Knowledge Musings

Musings about knowledge management as I go about my daily life

Wednesday, April 2, 2008

Spring clean your knowledge

Spring (supposedly) is on its way. Now is a good time to reflect on what knowledge and information you hoard and what you can safely dispose of. What prompted me to write this piece was an article I wrote on knowledge auditing, that has been reprinted on KnowledgeBoard under the title Cleaning Out The KM Closet. Complete with a picture of a broom, it prefaces the article by pointing out that organizations often overlook what knowledge and information they already hold. It's not the heading I would have given the article, but it did prompt me to think about spring cleaning my knowledge!

First, let me say that I'm pleased that KnowledgeBoard regular emails have started again, under the new editorship of Louise Druce. It really is one of the best KM portals and their emails help keep you informed of developments - beyond the technical promotions that many so-called KM websites pump out.

Coming back to auditing, several that I have carried out typically reveal two contrary situations:
  • duplication of information - how many customer databases does your organization hold?
  • key information that people need - but which isn't there or difficult to find.
Information is continually being created. As volumes grow, it becomes increasingly costly (in time and resources) to store and retrieve efficiently. When we create a document, do we think through the lifetime ramifications - how long it should be kept, when it should be reviewed or disposed of. We may give it cursory attention, but when the time comes we're usually too busy doing something new.

Like many people, my email files have grown and grown. I have many emails that are more than 10 years old. I do occasionally go through a folder or two, keeping only ones that may be relevant in future (it's amazing how management approaches I used 20 years old have stood the test of time!). An alternative strategy would be to do a wholesale deletion of email folders relating to completed projects, ideas that never got off the ground, past visits etc. This would certainly improve the 'feel good' factor, until a day or two later someone asks a question and you knew you had just what was needed only it was dumped.

So is there anything we can learn from physical spring cleaning? Have a look at others tips and see how you might adapt to your office/PC environment - see Tips for Spring Cleaning and Ten Spring Cleaning and Organizing Tips. Here are some things to try:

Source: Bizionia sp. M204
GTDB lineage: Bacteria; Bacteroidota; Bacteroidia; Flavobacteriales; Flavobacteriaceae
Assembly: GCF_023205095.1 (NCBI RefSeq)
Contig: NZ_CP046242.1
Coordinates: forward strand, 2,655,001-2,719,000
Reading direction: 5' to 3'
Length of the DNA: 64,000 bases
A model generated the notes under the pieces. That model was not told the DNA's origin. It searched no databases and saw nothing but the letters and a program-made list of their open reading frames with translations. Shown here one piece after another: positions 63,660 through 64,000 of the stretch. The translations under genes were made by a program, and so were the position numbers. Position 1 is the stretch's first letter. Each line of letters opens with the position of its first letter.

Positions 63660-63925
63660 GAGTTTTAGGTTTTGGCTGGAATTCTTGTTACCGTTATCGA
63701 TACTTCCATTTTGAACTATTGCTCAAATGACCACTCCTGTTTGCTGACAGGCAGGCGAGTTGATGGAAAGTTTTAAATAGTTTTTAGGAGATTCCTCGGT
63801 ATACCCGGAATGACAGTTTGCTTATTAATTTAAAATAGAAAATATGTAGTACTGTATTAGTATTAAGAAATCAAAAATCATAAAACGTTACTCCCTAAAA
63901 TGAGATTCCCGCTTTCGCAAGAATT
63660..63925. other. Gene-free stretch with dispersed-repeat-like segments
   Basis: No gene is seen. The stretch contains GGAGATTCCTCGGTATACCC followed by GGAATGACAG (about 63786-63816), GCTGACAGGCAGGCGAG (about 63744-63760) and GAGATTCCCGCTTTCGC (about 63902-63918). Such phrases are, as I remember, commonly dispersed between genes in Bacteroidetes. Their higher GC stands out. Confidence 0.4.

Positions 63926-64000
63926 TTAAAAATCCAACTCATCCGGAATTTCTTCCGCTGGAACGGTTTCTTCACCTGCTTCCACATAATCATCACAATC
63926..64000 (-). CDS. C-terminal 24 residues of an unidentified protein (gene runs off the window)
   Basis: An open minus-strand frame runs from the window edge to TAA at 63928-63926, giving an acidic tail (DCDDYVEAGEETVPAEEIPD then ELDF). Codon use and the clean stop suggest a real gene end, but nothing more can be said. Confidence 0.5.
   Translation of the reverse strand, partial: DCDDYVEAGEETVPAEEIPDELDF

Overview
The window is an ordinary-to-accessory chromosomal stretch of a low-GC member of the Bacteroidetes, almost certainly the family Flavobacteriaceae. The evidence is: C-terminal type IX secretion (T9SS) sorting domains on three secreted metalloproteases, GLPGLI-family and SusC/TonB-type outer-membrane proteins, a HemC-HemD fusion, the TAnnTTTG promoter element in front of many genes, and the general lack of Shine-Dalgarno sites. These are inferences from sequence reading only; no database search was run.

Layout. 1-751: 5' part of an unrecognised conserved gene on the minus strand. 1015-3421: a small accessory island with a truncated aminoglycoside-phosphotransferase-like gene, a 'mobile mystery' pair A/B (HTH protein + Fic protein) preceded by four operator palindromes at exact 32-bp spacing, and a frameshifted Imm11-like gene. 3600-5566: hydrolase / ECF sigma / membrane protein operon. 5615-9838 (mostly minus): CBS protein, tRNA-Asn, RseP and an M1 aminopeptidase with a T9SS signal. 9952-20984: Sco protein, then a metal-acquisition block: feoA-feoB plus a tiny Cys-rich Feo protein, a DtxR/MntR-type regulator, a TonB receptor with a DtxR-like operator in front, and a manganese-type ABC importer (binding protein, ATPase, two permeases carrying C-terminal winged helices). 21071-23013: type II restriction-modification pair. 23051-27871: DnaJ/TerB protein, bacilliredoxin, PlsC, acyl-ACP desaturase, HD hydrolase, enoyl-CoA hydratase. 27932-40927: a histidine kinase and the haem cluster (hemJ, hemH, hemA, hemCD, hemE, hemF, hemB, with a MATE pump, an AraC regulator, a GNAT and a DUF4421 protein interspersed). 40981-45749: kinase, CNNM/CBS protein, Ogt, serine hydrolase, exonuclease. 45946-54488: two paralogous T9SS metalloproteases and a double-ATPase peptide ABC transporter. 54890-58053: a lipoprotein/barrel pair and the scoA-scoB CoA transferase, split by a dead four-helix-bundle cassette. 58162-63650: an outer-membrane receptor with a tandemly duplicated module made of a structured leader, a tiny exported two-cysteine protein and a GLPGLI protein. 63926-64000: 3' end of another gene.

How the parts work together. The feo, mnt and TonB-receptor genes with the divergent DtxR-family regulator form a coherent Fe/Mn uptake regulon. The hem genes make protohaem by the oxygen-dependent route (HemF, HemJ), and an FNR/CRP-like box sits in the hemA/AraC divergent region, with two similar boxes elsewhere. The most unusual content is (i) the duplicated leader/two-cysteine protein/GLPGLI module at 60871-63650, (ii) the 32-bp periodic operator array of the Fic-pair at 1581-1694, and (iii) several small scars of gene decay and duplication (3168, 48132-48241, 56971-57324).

• Be tidy in the first place - think logically about where things should be kept
  • Distinguish work in progress from final results - I treat many emails as transient and do not tag them; at a project milestone I file tagged emails
  • Things can only go in three piles - I use it (keep it), I never use it (sell, give away or destroy), I'm not sure (I'm unlikely to use it but it may have historical value or there may be legal or social ramifications if I don't preserve it)
  • If you don't want to make a bad decision, then try putting it in the attic (a temporary archive file); then you can delete it after a few years anything you haven't retrieved, or when you depart, someone will ditch it for you!
  • Don't generate so much rubbish in the first place!
The big question is - do you do a room (file) at a time, or go the whole hog and do everything together? A lot depends on personal preference. Either way, it does take time, so you should allow for it, either 10-15 minutes a day, or take a few days out. As the Wikipedia entry on spring cleaning says "a person who gets their affairs in order before an audit or inspection could be said to be doing some spring cleaning." A knowledge audit should be the spur to do this housekeeping.

What are your tips for keeping your office and online files tidy this Spring?



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